ROM uncovers fashion’s environmental impact with Noelle Hamlyn: Lifers

New exhibition highlights the damaging global effects of garment overconsumption.


TORONTO, April 21, 2023 - This June, visitors can immerse themselves in Noelle Hamlyn: Lifers, a ROM-original exhibition by Canadian visual artist Noelle Hamlyn. Using the metaphor of the life jacket (“Lifers”), the exhibition examines the rampant overproduction by the textile and fashion industry, and our personal overconsumption and the resulting detrimental impact on the environment. Running from June 3, 2023, to February 19, 2024, Lifers will showcase over 30 repurposed life jackets, which have been hand-tailored from reclaimed and discarded fashion pieces.

Visitors will feel submerged underwater thanks to the unique exhibition design, which presents the artworks as if floating throughout the space. Large-scale photographs by Geoff Coombs show the Lifers in use in Georgian Bay, Ontario, further enhancing the experience. In addition, an original soundscape developed by audio designer Miquelon Rodriguez and musician Callahan Connor will include the unsettling sounds of melting ice and glaciers, with sonic elements simulating the experience of maritime tragedy.

Lifers is co-curated by Dr. Alexandra Palmer, Nora E. Vaughan Senior Curator, Global Fashion & Textiles, and Dr. Soren Brothers, Allan and Helaine Shiff Curator of Climate Change, both from ROM. Brothers joined ROM in November of 2021, and this is the first exhibition involving the Museum’s climate change curator, reinforcing ROM's role in addressing the climate crisis. Across the hall from the immersive installation, visitors will experience an area for further reflection in which the scale of the environmental impact of fashion is revealed through single items of clothing, encouraging steps towards improved climate futures.

“What do we do with fashion waste? What happens when garments are no longer wanted or have outgrown their use?”, asks artist Noelle Hamlyn. “Lifers explores hubris and privilege through a visual metaphor provoking thought, awareness, and action about the impact of personal fashion choices on water and climate.”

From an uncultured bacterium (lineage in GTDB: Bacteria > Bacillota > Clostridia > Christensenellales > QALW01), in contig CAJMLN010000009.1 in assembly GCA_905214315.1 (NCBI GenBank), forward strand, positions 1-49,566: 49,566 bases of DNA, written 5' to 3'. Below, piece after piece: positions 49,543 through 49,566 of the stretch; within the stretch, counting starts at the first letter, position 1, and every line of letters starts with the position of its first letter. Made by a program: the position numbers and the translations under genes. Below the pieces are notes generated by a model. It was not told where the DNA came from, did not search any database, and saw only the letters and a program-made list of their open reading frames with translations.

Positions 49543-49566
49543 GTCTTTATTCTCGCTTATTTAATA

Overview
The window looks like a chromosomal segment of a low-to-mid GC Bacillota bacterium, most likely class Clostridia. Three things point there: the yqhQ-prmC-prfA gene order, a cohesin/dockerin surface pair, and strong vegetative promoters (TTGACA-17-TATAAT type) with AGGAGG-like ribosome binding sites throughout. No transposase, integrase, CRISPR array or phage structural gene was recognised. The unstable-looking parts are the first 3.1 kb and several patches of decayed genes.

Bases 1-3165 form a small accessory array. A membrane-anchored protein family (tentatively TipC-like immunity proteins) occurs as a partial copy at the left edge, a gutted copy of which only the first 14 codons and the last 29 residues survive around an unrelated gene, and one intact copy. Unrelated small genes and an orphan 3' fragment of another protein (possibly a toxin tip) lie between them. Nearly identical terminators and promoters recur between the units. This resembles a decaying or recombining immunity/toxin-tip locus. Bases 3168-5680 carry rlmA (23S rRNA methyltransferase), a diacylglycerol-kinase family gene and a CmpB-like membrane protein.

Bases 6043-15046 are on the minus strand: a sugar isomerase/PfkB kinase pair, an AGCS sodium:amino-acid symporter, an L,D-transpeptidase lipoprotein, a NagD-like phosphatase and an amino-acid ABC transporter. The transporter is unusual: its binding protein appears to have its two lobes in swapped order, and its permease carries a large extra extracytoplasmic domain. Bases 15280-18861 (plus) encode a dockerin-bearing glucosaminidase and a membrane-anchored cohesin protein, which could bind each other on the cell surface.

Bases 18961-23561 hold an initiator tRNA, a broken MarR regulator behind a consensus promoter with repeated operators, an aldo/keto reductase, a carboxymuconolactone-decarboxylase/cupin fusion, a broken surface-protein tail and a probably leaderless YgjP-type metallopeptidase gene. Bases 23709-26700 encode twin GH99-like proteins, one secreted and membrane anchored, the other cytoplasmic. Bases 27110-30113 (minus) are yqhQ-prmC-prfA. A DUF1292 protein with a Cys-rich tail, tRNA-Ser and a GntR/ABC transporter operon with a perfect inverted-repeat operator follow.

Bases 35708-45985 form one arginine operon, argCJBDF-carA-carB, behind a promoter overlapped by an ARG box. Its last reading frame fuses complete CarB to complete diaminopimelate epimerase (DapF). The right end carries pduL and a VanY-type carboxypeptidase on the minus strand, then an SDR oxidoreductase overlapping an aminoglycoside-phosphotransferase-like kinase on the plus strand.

“With this striking installation, Noelle Hamlyn reminds us that art is essential to understanding the world’s most pressing issues, including sustainability and climate change,” says Josh Basseches, ROM Director & CEO.

“Acceleration of textile and fashion production sold for less and less, fast fashion, has escalated consumption across all markets – even luxury,” highlights Dr. Alexandra Palmer, co-curator of Lifers. “Today’s consumers appear to be physically, intellectually, and emotionally disconnected from how garments are made and what it takes to make them. We buy more and wear our clothing less. We no longer understand the true cost of fashion.”

“The global textiles industry is a major contributor to climate change and water pollution,” emphasizes Dr. Soren Brothers, co-curator of Lifers. “Bringing to light the enormous negative impact of textiles production on climate, water, and social justice issues is imperative for accelerating the changes necessary to address this wicked problem.”

Fascinated by texture, Noelle Hamlyn holds credentials in both craft and fine art, having exhibited her art nationally and internationally. Based in Mississauga, the artist intentionally works with textures and materials in the hopes of coaxing them into revealing their narratives. For this exhibition, Hamlyn was inspired by the hubris of the unsinkable Titanic, which did not have enough life jackets or lifeboats.

Public programming will bring to light the urgency of the exhibition themes, with more information to follow. Tickets to Noelle Hamlyn: Lifers are included with General Admission to the Museum.

Photo credit: Lifer by Noelle Hamlyn: worn by Colleen Snell. Photograph by Geoff Coombs.




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Opened in 1914, ROM (Royal Ontario Museum) showcases art, culture, and nature from around the world and across time. Today, ROM houses more than 13 million objects, from Egyptian mummies to contemporary sculpture, from meteorites to dinosaurs. ROM is the most visited museum in Canada and one of the top ten museums in North America. It is also the country’s preeminent field research institute, with a diverse range of experts who help us understand the past, make sense of the present, and shape a shared future. Just as impressive is ROM’s facility—a striking combination of heritage architecture and the cutting-edge Michael Lee-Chin Crystal, which marks the Museum as an iconic landmark and global cultural destination.

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